Tunisian president sorry for antisemitic remarks, rabbi says

"The President of Tunisia a few minutes ago called up the chief rabbi of Djerba, Rabbi Haim Bitan and apologized for his diatribe against the Jews, faulting them for unrest in the country."

Presidential candidate Kais Saied speaks during a news conference after the announcement of the results in the first round of Tunisia's presidential election (photo credit: MUHAMMAD HAMED/REUTERS)
Presidential candidate Kais Saied speaks during a news conference after the announcement of the results in the first round of Tunisia's presidential election
(photo credit: MUHAMMAD HAMED/REUTERS)
Tunisian President Kaïs Saïed for accusing Jews of being behind instability in the country, Conference of European Rabbis president Rabbi Pinchas Goldschmidt said yesterday.
“The president of Tunisia a few minutes ago called up the chief rabbi of Djerba, Rabbi Haim Bitan, and apologized for his diatribe against the Jews, faulting them for unrest in the country,” Goldschmidt tweeted.
Saïed seemed to refer to “the Jews who are stealing” while discussing the political situation with Tunisian citizens, as heard in a video posted to his Facebook page on Tuesday.
However, others have said that Saïed did not refer to Jews at all, and said “those who are sitting around stealing” in Tunisian dialect.
The edited, three-minute clip features Saïed meeting with members of the public on the street in a poor neighborhood, according to the video’s caption. He wore a mask as protection against the novel coronavirus and some of his remarks were muffled.
Saïed's office denied making any reference to religion, saying that "this issue is not raised in Tunisia."
The statement from the president's office said Saïed "differentiates between Judaism on the one hand, and Zionism on the other," and that he invited the chief rabbi of Tunisia to attend his inauguration in 2019. 
The Conference of European Rabbis expressed “deep concern” after Saïed’s attributed remarks about Jews stealing.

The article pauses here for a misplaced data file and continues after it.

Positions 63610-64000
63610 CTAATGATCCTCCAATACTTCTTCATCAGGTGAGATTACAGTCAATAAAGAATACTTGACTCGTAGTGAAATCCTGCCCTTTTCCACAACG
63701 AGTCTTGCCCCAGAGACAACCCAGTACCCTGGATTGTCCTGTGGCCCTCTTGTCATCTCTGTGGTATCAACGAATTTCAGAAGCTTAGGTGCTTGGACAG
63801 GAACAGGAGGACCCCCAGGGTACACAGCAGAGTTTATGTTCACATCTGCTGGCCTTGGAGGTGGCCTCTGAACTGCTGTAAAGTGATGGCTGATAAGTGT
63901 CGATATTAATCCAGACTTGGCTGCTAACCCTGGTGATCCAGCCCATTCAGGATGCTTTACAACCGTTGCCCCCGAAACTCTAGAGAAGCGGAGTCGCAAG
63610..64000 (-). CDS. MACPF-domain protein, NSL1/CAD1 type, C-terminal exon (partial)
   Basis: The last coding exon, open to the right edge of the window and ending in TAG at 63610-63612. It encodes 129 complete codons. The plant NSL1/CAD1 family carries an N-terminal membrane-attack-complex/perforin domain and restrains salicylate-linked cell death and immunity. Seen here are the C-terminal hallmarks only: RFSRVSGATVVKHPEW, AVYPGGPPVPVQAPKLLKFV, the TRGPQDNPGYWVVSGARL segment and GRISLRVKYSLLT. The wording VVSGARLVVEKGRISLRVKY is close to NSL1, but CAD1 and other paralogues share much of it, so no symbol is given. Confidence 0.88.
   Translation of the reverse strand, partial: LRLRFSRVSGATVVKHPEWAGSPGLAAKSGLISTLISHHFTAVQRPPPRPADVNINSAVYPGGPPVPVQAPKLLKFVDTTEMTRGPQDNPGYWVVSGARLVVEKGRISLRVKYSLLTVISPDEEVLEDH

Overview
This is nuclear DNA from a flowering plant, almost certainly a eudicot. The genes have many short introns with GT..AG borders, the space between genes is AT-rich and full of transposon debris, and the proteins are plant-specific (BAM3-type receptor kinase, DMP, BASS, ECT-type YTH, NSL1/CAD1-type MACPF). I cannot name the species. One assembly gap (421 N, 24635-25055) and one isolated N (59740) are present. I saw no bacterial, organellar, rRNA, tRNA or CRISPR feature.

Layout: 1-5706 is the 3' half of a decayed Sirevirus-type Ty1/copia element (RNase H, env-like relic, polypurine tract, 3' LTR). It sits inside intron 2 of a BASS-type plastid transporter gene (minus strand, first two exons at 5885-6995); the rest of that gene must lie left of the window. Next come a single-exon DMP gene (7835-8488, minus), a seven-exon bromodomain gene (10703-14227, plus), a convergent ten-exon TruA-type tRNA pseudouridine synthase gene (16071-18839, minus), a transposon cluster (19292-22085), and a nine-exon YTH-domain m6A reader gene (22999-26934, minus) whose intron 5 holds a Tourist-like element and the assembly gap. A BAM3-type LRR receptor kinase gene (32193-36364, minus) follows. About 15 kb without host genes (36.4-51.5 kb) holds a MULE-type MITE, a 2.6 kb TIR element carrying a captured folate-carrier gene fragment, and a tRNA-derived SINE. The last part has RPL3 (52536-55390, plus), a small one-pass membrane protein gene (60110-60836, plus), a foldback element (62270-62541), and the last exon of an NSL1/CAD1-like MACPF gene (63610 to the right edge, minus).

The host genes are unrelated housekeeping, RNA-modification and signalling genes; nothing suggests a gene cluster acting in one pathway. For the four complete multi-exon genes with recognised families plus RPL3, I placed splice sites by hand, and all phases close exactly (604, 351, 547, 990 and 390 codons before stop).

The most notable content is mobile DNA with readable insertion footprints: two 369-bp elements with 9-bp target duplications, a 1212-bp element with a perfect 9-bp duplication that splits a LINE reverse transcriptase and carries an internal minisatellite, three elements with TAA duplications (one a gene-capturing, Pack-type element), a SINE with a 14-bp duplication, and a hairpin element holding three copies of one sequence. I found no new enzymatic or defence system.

“We consider that the Tunisian government is the guarantor of the security of Tunisian Jews,” Goldschmidt said. “Such allegations threaten the integrity of one of the oldest Jewish communities in the world.”
Tunisia, the only Arab state that peacefully transitioned to democracy after the Arab Spring protests in the early 2010s, recently marked 10 years since the revolution, with protests breaking out and demonstrators chanting “the people want the fall of the regime,” as they did in 2011.
Tunisia has experienced deteriorating public services along with worsening economic and social problems in the past year. The lack of tourism due to coronavirus led the economy to drop more than 20% in the second quarter of 2020 compared to 2019.
Political instability has exacerbated the problems, with tensions rooted in disputes over the division of powers between the president and Tunisian Prime Minister Hichem Mechichi, and a bitterly fragmented parliament unable to produce a stable government.
Saïed, a politician newcomer elected president in 2019, said in a pre-election debate ties with Israel constitute “high treason.” He also said Tunisia is at war with Israel.
The president added that Jews without “dealings with Zionists” or Israeli passports may visit synagogues in Tunisia.
Hundreds of Israelis of Tunisian origin visit the Ghriba Synagogue on the island of Djerba, home to one of the world’s oldest Jewish communities, each year on Lag Ba’omer.
Reuters contributed to this report.